On my first wave of the afternoon session, limited options were clearly and immediately presented: Get low, pull in tight, and hold on. As the face hollowed and pitched over top of me, I could feel the slurry of sand and saltwater polish the glossy finish on the bottom of my board. Sea-level dropped before my eyes. When the khaki-colored curtain finally came crashing down, I was kindly (if not gently) spit out the back.
Watching from the lineup, I saw Eric take off on a head-high peak. It began to unfurl like all the rest until he got backhanded by the outbound, refracted wave energy. As soon as his crouched figure disappeared below the lip, the section ahead of him suddenly jacked up nearly twice as high, and then the whole thing just imploded. The rain came and went, and whitewater carried him another 20 meters towards shore before I saw him poke through the froth and give the all clear sign, a clenched fist above wide eyes and an even wider grin on his face.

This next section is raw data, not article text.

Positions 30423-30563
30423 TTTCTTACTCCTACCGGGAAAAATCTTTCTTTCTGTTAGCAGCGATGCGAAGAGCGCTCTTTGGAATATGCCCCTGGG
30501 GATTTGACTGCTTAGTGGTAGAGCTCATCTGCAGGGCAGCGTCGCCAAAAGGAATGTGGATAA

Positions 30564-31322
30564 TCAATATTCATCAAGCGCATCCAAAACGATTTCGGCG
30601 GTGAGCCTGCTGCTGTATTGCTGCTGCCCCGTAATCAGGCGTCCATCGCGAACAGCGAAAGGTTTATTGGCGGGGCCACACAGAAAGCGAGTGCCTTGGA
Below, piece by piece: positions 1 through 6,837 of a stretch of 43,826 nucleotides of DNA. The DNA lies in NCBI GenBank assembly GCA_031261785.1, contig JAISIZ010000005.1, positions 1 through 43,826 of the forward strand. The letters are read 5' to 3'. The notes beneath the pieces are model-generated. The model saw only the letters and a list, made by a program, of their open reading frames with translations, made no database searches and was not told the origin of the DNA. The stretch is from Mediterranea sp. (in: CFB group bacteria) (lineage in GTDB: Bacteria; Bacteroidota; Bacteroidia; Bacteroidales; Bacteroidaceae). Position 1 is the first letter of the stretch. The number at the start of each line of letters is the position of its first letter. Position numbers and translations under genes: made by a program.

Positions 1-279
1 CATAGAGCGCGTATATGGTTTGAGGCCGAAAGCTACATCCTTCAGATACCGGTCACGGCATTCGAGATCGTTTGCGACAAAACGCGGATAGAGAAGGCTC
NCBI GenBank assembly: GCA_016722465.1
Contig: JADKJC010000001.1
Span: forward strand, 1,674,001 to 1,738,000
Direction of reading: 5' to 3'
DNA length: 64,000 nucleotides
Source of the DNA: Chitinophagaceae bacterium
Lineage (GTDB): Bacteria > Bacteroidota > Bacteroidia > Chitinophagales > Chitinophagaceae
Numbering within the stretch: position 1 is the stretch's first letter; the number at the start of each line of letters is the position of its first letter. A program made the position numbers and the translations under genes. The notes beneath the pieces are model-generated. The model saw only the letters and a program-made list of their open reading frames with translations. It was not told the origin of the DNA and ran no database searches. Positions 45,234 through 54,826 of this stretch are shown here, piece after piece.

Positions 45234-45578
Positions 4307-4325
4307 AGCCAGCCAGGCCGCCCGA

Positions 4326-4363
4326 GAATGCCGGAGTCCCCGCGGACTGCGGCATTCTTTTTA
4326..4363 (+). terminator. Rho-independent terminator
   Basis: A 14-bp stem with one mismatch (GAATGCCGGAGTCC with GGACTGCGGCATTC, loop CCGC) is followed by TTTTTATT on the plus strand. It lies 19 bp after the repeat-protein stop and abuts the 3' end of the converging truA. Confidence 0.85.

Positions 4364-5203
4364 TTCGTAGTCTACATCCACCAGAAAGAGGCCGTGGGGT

We took another break and scouted for a more agreeable wave farther south before running out of daylight and retreating to our campsite at the state park. We ate well by the fire-ring, and then slept hard. By morning, the wind was howling cold from the north. Sea Bass was blown out, so we sought cover from the eastward protrusion of Cape Canaveral. Unfortunately, it also blocked some of the swell, as we found while looking north toward Jetty Park.
There was still surf to be had, so we retraced our steps southward until it showed itself. Pulling on damp and cold wetsuits, we paddled out for a fun drift session all the way down to the Cocoa Beach Pier, which served to boost the waves a bit. It was a long walk back, and funny to see spring breakers sunning in bikinis next to locals shivering in sweaters. Less funny were the windblown plastic bags like tumbleweeds. Thinking about the sad phenomenon of garbage gyres worldwide, I set down my board a few times to chase them down.
We finished our day at Jetty Park. A couple of guys struggled to catch little waves on stand-up paddle boards, so we decided to picnic instead of surf. Off came the wetsuits and we bundled in warm clothes against the stiffening breeze, then lit the barbecue and gobbled up the rest of our groceries. I lay in the grass for a nap and woke up eye-to-eye with a curious Ibis, a signal which I interpreted as time to leave. Eric, Nick and I packed our gear and parted ways, stoked on two days of waves and looking forward the next treat from Mother Ocean.